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Tiering System Question

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What qualifies as a higher dimensional bulk space in the context of the Low 2-C definition on the tiering system page?

Like say you have this all encompassing “astral sea” and within it are these spheres that represent entire universes. Presupposing they aren’t compactified, would this “astral sea” be considered a Low 2-C space since it embeds these universes as subsections of its grander space?
 
If the universes are timelines then it'd be low 2-C. If universes are just spatially 3-D and 3-A then would probably only be high 3-A at best if this sea was infinite/had infinite universes (which I assume not since you said low 2-C) otherwise just 3-A (all the universes combined).

I'm not too understanding on subject of branes and bulks so I was only able to answer the example.
 
If the universes are timelines then it'd be low 2-C. If universes are just spatially 3-D and 3-A then would probably only be high 3-A at best if this sea was infinite/had infinite universes (which I assume not since you said low 2-C) otherwise just 3-A (all the universes combined).

I'm not too understanding on subject of branes and bulks so I was only able to answer the example.
Basically assuming they're only 3-A universes then you'd probably be out of luck getting low 2-C without some pretty damning statements about the astral sea. If the universes are infinite in size however and the astral sea is infinite and trivializes these universes then low 2-C isn't out of the question.
 
If the universes are timelines then it'd be low 2-C. If universes are just spatially 3-D and 3-A then would probably only be high 3-A at best if this sea was infinite/had infinite universes (which I assume not since you said low 2-C) otherwise just 3-A (all the universes combined).

I'm not too understanding on subject of branes and bulks so I was only able to answer the example.
I'll take over 😈

you see the astral sea would have to totally encompass the smaller "universes"

what I mean by this is; AS(Inaccessible)>SU

It's essentially so big that it warrants higher dimenonsility than the SUs which would be 4D
 
I'll take over 😈

you see the astral sea would have to totally encompass the smaller "universes"

what I mean by this is; AS(Inaccessible)>SU

It's essentially so big that it warrants higher dimenonsility than the SUs which would be 4D
What do you mean by “totally encompass”?
 
Depends on if these universes have their own flow of time or not, which would make it 2-C ish, if not and nothing is elaborated on, it would just upscale beyond the observable universe.
 
So then what is meant by larger bulk space? Cuz it seems I’m getting conflicting answers. Like what do we consider to be “embedded into a larger bulk space”?
 
So then what is meant by larger bulk space?
This is a term used to describe Brane Cosmology.

The central idea is that the visible, three-dimensional universe is restricted to a brane inside a higher-dimensional space, called the "bulk" (also known as "hyperspace"). In the bulk model, at least some of the extra dimensions are extensive (possibly infinite), and other branes may be moving through this bulk.
 
This is a term used to describe Brane Cosmology.

The central idea is that the visible, three-dimensional universe is restricted to a brane inside a higher-dimensional space, called the "bulk" (also known as "hyperspace"). In the bulk model, at least some of the extra dimensions are extensive (possibly infinite), and other branes may be moving through this bulk.
Ok can you describe how my example would fit into this/what part of my example would change in order to fit that definition?
 
Ok can you describe how my example would fit into this/what part of my example would change in order to fit that definition?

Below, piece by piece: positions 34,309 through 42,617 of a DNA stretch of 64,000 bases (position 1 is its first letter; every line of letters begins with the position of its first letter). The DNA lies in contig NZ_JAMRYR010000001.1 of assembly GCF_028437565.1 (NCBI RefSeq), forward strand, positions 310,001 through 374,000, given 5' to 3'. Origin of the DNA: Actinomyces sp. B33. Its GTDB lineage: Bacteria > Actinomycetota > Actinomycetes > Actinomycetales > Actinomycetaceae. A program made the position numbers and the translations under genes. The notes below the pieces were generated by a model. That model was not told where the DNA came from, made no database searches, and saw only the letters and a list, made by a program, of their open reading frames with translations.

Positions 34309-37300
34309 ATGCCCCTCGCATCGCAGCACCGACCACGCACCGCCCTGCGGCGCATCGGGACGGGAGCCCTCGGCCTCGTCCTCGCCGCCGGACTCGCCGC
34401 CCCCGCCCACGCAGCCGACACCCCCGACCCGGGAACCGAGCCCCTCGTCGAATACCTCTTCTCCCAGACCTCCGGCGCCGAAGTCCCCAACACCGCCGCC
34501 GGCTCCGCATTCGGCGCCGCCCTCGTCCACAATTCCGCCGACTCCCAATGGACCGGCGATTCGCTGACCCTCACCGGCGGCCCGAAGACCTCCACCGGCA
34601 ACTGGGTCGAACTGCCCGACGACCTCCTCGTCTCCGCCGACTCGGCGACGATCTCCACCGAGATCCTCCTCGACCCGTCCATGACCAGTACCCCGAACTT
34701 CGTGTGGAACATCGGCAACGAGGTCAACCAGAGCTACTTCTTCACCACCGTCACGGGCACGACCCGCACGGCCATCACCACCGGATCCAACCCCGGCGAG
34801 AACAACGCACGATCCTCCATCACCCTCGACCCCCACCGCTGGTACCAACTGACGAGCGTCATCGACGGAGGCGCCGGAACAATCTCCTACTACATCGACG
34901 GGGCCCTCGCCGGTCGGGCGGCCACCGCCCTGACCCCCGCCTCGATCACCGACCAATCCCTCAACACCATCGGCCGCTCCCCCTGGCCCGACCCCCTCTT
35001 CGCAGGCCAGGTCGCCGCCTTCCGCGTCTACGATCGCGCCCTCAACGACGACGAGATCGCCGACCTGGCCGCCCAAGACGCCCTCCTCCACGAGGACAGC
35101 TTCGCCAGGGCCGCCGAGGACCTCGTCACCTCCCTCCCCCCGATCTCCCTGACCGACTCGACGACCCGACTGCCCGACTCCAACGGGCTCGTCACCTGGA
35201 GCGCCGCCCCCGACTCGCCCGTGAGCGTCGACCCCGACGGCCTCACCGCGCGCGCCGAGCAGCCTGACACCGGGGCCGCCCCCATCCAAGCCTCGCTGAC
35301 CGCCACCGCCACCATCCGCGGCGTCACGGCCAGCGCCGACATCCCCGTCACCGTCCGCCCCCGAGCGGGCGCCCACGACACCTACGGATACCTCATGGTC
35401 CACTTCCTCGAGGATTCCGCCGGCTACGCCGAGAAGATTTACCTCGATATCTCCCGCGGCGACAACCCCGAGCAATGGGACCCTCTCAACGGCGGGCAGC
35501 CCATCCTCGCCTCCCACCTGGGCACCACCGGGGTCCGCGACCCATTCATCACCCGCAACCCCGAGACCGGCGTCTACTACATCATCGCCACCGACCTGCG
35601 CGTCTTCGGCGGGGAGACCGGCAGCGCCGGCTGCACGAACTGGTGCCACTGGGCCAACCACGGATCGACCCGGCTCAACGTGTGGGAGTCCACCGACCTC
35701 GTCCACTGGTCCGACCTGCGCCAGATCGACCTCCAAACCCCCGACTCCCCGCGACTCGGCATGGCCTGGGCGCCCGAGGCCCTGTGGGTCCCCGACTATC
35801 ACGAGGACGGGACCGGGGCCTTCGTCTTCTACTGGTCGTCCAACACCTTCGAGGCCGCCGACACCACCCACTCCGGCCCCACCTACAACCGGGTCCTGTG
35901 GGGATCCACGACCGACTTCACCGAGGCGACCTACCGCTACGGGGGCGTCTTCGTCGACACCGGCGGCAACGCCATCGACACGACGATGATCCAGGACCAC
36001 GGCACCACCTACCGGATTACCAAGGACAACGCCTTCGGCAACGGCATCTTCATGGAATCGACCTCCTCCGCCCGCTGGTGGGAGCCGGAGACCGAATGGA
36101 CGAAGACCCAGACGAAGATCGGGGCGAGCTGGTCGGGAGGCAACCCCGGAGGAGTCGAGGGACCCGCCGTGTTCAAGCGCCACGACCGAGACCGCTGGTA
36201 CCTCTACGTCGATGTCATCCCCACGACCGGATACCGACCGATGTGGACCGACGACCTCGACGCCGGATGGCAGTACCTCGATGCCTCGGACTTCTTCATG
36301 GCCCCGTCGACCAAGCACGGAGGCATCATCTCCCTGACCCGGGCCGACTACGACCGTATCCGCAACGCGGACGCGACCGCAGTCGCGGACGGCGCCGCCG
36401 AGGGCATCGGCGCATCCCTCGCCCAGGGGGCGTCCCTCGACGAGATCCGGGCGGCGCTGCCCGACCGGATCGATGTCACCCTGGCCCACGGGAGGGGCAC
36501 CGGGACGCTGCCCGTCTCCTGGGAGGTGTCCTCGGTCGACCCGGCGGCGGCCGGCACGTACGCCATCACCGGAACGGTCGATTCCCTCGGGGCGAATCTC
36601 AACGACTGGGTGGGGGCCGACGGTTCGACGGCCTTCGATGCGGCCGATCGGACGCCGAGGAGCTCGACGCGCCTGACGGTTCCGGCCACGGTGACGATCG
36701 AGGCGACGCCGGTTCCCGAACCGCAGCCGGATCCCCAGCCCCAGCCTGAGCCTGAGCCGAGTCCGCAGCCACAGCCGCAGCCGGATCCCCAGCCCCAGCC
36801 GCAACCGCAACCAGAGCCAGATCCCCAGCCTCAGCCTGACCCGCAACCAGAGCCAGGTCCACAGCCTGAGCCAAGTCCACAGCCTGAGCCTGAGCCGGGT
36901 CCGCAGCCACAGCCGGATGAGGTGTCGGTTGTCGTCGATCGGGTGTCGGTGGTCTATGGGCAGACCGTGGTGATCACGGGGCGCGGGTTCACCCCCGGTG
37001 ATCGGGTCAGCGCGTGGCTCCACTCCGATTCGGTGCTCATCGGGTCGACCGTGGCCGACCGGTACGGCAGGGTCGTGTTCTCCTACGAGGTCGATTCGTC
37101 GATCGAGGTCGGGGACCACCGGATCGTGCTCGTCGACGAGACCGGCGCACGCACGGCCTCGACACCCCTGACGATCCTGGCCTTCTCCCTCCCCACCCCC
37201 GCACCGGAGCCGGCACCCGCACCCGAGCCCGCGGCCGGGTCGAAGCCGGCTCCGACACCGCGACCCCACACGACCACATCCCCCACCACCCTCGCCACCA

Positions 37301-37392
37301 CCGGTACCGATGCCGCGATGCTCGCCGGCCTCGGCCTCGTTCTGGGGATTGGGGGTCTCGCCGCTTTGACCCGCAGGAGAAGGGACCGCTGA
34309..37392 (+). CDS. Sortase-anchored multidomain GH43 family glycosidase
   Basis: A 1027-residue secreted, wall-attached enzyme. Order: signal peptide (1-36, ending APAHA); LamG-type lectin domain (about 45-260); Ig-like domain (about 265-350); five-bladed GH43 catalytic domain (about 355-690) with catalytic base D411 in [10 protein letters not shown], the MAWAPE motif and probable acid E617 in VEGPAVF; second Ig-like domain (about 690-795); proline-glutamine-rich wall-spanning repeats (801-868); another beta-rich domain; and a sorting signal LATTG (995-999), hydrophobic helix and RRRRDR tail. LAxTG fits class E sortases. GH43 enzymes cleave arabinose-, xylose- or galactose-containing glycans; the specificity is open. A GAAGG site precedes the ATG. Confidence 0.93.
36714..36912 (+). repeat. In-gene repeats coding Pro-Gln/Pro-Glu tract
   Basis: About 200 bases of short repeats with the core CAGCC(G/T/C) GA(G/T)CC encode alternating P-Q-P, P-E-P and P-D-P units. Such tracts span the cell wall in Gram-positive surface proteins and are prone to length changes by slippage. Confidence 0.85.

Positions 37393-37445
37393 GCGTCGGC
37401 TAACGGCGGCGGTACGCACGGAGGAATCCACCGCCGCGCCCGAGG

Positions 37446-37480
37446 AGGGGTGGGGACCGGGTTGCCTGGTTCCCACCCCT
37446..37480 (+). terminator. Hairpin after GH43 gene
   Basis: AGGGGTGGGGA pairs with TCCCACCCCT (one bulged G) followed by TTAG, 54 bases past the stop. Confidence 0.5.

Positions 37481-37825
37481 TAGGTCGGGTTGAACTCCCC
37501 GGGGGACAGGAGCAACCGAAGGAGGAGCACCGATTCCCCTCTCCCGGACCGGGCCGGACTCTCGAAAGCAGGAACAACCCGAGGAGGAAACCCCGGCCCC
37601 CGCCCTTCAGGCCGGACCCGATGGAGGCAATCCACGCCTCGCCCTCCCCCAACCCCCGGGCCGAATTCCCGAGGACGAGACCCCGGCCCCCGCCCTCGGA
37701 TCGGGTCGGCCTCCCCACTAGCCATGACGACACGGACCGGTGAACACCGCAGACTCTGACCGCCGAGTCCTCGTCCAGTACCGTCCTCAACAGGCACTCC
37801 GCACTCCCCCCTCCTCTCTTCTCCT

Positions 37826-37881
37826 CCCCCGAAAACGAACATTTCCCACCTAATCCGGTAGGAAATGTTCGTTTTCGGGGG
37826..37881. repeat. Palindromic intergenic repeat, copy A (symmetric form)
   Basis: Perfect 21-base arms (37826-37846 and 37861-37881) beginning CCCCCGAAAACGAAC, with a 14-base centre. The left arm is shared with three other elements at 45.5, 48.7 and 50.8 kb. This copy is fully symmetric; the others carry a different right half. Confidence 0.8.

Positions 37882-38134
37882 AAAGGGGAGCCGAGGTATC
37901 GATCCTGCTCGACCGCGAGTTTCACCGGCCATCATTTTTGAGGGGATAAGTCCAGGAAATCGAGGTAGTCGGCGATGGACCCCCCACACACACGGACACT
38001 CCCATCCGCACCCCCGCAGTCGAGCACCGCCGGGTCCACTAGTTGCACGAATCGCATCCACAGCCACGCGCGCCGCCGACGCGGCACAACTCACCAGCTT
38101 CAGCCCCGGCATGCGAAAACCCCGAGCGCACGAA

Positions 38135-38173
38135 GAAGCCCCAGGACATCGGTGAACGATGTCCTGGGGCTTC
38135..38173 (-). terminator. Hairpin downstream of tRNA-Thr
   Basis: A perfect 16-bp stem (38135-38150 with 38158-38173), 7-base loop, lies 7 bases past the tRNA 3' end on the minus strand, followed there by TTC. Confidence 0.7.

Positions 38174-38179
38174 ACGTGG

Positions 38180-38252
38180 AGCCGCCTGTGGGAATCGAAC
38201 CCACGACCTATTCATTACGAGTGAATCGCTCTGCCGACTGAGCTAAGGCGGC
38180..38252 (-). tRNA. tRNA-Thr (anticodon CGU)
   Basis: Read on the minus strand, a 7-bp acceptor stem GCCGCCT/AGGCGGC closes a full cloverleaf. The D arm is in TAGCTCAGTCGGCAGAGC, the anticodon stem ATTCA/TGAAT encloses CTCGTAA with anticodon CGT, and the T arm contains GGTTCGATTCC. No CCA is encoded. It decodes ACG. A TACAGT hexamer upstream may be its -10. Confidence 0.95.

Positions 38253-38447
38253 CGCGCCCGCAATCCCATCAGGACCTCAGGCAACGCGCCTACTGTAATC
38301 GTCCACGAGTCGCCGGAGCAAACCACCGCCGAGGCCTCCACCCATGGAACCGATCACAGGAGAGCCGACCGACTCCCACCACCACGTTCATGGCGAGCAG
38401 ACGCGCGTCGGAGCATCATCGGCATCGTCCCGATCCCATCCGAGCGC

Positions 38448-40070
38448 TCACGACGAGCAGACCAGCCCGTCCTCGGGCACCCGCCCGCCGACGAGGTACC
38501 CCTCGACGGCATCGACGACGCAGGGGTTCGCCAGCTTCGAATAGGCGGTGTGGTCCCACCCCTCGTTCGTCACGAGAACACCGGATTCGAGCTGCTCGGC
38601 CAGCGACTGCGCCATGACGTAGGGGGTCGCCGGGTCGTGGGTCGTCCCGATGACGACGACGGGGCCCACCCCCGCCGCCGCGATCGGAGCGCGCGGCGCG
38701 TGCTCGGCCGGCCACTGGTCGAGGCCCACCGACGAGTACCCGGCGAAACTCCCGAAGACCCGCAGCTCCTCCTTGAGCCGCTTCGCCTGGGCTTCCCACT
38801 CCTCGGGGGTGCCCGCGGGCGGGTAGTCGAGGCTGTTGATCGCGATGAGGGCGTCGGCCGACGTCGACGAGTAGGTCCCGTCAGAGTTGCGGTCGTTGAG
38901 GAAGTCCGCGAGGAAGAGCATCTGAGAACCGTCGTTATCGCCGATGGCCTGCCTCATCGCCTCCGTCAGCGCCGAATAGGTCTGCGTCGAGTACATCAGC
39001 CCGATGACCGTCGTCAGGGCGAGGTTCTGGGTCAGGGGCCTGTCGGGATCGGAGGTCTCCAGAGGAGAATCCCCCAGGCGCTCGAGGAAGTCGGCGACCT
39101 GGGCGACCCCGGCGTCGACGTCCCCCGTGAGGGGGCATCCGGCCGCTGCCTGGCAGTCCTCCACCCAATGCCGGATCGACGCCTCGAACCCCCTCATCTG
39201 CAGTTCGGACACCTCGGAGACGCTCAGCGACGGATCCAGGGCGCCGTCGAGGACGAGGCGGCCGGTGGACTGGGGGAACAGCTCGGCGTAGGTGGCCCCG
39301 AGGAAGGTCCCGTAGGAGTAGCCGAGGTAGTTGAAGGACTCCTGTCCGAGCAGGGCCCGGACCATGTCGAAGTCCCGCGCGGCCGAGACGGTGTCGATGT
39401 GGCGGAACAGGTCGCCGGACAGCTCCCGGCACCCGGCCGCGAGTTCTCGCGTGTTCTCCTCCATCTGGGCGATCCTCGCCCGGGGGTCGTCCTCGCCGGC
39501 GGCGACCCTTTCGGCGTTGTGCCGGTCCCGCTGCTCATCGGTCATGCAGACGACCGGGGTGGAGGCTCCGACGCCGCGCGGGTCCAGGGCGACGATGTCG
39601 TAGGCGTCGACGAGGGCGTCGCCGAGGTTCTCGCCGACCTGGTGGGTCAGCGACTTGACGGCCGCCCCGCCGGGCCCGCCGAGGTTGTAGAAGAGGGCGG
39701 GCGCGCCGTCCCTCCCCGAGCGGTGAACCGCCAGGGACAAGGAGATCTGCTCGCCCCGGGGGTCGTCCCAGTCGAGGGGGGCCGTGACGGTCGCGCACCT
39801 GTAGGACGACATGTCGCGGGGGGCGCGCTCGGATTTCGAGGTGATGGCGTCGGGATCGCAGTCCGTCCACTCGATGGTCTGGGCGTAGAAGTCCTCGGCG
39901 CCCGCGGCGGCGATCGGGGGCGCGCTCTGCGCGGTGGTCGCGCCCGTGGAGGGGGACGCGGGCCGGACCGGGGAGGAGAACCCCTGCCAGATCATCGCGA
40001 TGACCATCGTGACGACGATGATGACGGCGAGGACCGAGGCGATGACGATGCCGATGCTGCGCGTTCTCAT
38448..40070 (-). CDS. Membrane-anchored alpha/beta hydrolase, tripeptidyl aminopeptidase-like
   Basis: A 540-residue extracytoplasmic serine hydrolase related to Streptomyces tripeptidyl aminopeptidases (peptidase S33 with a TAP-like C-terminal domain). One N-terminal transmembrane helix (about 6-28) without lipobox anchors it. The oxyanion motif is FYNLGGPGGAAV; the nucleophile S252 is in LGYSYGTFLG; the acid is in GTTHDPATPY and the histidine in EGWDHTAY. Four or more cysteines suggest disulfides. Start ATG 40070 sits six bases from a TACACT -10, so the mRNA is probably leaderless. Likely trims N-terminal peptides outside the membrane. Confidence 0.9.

In my opinion, an explanation such as the universes in question being independent of each other and the existence of an Astral Sea covering the spaces and universes between these universes and these universes swimming in the Astral Sea would be sufficient for Low 2-C.
 
In my opinion, an explanation such as the universes in question being independent of each other and the existence of an Astral Sea covering the spaces and universes between these universes and these universes swimming in the Astral Sea would be sufficient for Low 2-C.
Depends on if these universes have their own flow of time or not, which would make it 2-C ish, if not and nothing is elaborated on, it would just upscale beyond the observable universe.
Glass would you agree with Code
 
Actually, this is just as a 3D object will completely cover a 2D object, a 2D object can be moved freely within the additional axis of a 3D object, and the space between the axes of 2D objects will be covered by a 3rd axis.

To explain more concretely how this works, imagine a empty cube with 2 opposite surfaces cut off and a square with the same area as one face of this cube and move the square you imagine inside the cube, the axis on which the square moves is the additional axis the cube has. As a result, the universe/s floating in the Astral Sea are the square/s we move within this cube.
 
I was asked to reply here.
What qualifies as a higher dimensional bulk space in the context of the Low 2-C definition on the tiering system page?

Like say you have this all encompassing “astral sea” and within it are these spheres that represent entire universes. Presupposing they aren’t compactified, would this “astral sea” be considered a Low 2-C space since it embeds these universes as subsections of its grander space?
You're going about this the wrong way, the better question to ask is "what disqualifies a space from serving as a higher dimensional bulk in the context of Low 2-C?"
  • Something called a "Universe" is a Low 2-C Space-Time Continuum by default; unless contradicted.
  • A self-contained Space-Time/Low 2-C Universe is encompassed/surrounded by a higher dimensional bulk space by default; unless contradicted.
The reason why I say the better question to ask is when it's disqualified is because of this:
Note that this criteria of separation is only an argument against two realms being separate universes, if a feat of travel between the realms by regular 3D means occurs or it is otherwise known for certain that they are not separated in the above sense. If the realms fulfill the requirements laid out in the prior section and no such travel occurs, then the realms can be considered proper separate universes even if the means by which they are separated is not explored.
The space between timelines is a higher dimensional bulk space by default: unless there's a reason for the timelines to be non-spatiotemporally separate, like anti-feats of physical travel between universes.

If the cosmic spheres meet the requirements for being Low 2-C constructs already (which I'm assuming is the case in your example, if it's true that they've been called "universes" directly), then the Astral Sea containing them is indeed, a higher dimensional bulk space. Visualize the nature of parallel universes along these lines:
latest